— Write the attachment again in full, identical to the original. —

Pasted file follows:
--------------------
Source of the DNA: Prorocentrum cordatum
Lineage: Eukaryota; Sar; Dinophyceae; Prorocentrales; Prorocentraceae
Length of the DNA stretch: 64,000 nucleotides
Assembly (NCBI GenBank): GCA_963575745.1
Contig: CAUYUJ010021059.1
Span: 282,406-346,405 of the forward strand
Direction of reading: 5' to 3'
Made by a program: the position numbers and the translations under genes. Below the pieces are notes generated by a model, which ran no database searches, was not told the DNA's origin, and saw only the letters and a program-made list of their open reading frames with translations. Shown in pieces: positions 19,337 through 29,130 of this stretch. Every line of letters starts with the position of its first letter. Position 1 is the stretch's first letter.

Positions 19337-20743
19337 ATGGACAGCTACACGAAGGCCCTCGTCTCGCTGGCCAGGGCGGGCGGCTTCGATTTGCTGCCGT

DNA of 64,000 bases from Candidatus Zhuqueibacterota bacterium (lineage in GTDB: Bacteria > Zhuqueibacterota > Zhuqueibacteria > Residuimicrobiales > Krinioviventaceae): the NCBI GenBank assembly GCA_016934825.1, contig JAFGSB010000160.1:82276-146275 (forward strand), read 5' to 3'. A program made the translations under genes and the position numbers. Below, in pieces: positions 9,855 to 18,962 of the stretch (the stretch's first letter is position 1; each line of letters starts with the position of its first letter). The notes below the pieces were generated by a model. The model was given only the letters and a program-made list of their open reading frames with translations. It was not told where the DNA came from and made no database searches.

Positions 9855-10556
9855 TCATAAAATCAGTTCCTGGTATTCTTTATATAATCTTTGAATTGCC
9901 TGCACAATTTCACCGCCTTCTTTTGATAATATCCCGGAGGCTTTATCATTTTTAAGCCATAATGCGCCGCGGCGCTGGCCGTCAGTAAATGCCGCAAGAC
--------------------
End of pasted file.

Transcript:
Source of the DNA: Prorocentrum cordatum
Lineage: Eukaryota; Sar; Dinophyceae; Prorocentrales; Prorocentraceae
Length of the DNA stretch: 64,000 nucleotides
Assembly (NCBI GenBank): GCA_963575745.1
Contig: CAUYUJ010021059.1
Span: 282,406-346,405 of the forward strand
Direction of reading: 5' to 3'
Made by a program: the position numbers and the translations under genes. Below the pieces are notes generated by a model, which ran no database searches, was not told the DNA's origin, and saw only the letters and a program-made list of their open reading frames with translations. Shown in pieces: positions 19,337 through 29,130 of this stretch. Every line of letters starts with the position of its first letter. Position 1 is the stretch's first letter.

Positions 19337-20743
19337 ATGGACAGCTACACGAAGGCCCTCGTCTCGCTGGCCAGGGCGGGCGGCTTCGATTTGCTGCCGT

DNA of 64,000 bases from Candidatus Zhuqueibacterota bacterium (lineage in GTDB: Bacteria > Zhuqueibacterota > Zhuqueibacteria > Residuimicrobiales > Krinioviventaceae): the NCBI GenBank assembly GCA_016934825.1, contig JAFGSB010000160.1:82276-146275 (forward strand), read 5' to 3'. A program made the translations under genes and the position numbers. Below, in pieces: positions 9,855 to 18,962 of the stretch (the stretch's first letter is position 1; each line of letters starts with the position of its first letter). The notes below the pieces were generated by a model. The model was given only the letters and a program-made list of their open reading frames with translations. It was not told where the DNA came from and made no database searches.

Positions 9855-10556
9855 TCATAAAATCAGTTCCTGGTATTCTTTATATAATCTTTGAATTGCC
9901 TGCACAATTTCACCGCCTTCTTTTGATAATATCCCGGAGGCTTTATCATTTTTAAGCCATAATGCGCCGCGGCGCTGGCCGTCAGTAAATGCCGCAAGAC